A new charity fund has been set up to help Singaporeans with rare diseases who cannot afford treatment.
The Rare Disease Fun, established by the Ministry of Health (MOH) and the SingHealth Fund jointly, will combine community donations and Government-matched contributions to financially assist Singaporean citizens with specific rare diseases.
For some rare diseases, effective treatments are available which can increase patients’ life expectancies and improve their quality of life but medicines can cost up to hundreds of thousands of dollars a year and treatment is often life-long.
The fund aims to encourage community donations to support Singaporeans with rare conditions who are treated in public healthcare facilities, but can’t afford treatment. For every S$1 the public donates, the Government will provide S$3 in matching contributions. The Government will also fund the operating expenses of the Rare Disease Fund to ensure all donations received are used solely for supporting patients.
(From left) Professor Alex Sia, CEO of KK Women’s and Children’s Hospital; and Mr Edwin Tong, Senior Minister of State for Health, interacting with patient Katerina Loh as Katerina’s mum, Galina Ivanovo, looks on.ST PHOTO: GIN TAY (straitstimes.com)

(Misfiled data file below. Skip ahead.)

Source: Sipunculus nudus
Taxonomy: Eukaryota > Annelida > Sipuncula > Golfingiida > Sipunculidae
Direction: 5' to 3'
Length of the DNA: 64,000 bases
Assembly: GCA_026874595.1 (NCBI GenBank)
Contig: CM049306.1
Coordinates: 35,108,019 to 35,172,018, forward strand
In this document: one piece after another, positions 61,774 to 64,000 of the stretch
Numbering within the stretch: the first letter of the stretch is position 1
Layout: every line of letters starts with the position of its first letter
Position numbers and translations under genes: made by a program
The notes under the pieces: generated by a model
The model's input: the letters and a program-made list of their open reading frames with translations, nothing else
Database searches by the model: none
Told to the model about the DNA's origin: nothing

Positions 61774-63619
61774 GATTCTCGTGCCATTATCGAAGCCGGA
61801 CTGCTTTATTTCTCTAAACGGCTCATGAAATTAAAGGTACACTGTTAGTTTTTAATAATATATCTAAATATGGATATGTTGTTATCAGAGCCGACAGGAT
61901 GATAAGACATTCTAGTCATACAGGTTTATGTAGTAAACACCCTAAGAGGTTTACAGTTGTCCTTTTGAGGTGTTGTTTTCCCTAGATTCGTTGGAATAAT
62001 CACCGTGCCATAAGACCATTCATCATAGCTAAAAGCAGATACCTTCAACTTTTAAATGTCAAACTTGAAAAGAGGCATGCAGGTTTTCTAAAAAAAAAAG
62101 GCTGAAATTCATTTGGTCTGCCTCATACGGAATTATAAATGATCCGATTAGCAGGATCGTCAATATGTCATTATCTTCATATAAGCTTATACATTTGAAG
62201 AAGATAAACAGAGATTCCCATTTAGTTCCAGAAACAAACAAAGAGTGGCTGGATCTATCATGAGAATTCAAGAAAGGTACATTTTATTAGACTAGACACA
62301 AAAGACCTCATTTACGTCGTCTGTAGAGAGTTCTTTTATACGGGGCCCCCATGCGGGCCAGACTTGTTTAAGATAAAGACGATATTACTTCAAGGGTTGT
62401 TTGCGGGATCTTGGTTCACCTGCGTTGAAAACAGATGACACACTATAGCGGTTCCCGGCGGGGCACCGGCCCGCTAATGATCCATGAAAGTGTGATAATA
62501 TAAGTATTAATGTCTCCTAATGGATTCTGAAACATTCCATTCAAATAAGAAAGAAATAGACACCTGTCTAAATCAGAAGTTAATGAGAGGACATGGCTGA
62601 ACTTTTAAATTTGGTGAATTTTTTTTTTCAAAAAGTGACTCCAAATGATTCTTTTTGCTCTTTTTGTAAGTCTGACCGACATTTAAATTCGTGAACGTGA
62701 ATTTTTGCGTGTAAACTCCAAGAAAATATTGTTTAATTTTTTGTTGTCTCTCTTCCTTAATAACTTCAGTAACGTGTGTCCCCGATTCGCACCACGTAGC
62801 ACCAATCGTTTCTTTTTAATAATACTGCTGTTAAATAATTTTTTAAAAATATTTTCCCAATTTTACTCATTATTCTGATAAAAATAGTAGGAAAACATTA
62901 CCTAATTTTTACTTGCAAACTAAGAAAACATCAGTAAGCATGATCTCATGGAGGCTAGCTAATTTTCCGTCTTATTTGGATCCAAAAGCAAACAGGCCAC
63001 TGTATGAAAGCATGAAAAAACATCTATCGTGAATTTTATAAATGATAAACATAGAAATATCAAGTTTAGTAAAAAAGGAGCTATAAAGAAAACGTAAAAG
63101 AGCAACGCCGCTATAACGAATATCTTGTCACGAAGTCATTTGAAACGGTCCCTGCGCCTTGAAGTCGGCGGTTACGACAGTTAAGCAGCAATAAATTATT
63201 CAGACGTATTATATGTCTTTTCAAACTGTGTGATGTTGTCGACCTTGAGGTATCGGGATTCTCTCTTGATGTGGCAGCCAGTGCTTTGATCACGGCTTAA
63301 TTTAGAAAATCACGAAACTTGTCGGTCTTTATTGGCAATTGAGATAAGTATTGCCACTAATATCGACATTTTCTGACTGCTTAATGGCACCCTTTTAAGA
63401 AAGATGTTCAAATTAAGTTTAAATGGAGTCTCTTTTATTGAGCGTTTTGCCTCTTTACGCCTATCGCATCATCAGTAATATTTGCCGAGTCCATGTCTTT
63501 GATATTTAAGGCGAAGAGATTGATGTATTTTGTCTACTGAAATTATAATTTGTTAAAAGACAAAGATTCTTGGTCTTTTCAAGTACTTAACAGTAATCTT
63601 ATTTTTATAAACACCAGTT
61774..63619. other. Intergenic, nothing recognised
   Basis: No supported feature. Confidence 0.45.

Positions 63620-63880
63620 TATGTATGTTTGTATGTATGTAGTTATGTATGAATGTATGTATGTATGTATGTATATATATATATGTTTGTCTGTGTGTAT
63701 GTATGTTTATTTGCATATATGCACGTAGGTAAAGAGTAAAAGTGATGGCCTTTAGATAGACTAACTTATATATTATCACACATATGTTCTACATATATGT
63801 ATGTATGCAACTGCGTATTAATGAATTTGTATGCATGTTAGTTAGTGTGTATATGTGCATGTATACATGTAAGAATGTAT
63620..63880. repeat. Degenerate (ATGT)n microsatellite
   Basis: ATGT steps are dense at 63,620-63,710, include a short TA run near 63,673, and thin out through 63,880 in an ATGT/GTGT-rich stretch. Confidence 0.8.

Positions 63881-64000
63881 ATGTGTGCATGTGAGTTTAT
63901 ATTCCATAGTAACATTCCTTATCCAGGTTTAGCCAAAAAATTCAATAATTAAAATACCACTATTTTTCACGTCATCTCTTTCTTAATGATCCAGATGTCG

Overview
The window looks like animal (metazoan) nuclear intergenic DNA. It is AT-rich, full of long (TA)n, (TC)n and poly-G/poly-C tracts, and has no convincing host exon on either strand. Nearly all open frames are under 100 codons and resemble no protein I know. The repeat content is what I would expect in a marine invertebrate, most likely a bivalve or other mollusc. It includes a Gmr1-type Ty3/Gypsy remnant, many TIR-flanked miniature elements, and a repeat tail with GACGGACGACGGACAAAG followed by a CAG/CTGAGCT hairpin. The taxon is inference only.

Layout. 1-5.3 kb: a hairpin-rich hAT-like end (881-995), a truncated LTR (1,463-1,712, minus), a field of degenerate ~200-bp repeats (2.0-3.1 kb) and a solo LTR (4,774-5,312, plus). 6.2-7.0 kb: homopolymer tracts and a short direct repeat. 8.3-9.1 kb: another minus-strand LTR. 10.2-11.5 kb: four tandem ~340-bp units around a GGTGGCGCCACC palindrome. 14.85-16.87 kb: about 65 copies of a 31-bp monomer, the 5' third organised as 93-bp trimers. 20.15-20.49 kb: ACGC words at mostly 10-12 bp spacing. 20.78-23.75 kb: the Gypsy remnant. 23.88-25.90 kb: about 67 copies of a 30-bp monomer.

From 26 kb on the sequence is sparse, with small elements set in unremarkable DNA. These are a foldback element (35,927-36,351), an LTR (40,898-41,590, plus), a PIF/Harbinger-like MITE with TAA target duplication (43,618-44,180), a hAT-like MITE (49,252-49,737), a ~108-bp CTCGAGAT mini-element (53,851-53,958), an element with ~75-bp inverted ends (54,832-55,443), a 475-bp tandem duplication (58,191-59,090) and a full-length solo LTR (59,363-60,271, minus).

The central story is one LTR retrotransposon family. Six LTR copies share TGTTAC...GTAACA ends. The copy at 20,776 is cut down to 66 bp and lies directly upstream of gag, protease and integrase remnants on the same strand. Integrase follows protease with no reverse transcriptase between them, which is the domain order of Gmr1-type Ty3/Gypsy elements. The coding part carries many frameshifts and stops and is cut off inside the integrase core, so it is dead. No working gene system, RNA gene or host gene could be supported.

The fund’s committee has approved an initial list of five medicines treating three rare diseases for funding:
Primary Bile Acid Synthesis Disorder (Cholic Acid)
Gaucher Disease – Type 1 or 3 (Imiglucerase (Cerezyme), Velaglucerase Alfa (VPRIV), Taliglucerase alfa (Elelyso)
Hyperphenylalaninaemia due to tetrahydrobiopterin (BH4) deficiency (Sapropterin dihydrochloride (Kuvan)
Singaporeans undergoing treatment at public healthcare facilities for these rare diseases who need financial assistance can apply through the medical social workers. To date, about S$18 million has been raised, according to the MOH.
Taking into account Government matching, the fund currently stands at S$70 million.
“By providing three-to-one donation matching, we hope that the larger community including philanthropists, companies, community groups and individuals will come together to jointly support these patients and their families as part of our caring and inclusive society,” said Senior Minister of State for Health Edwin Tong.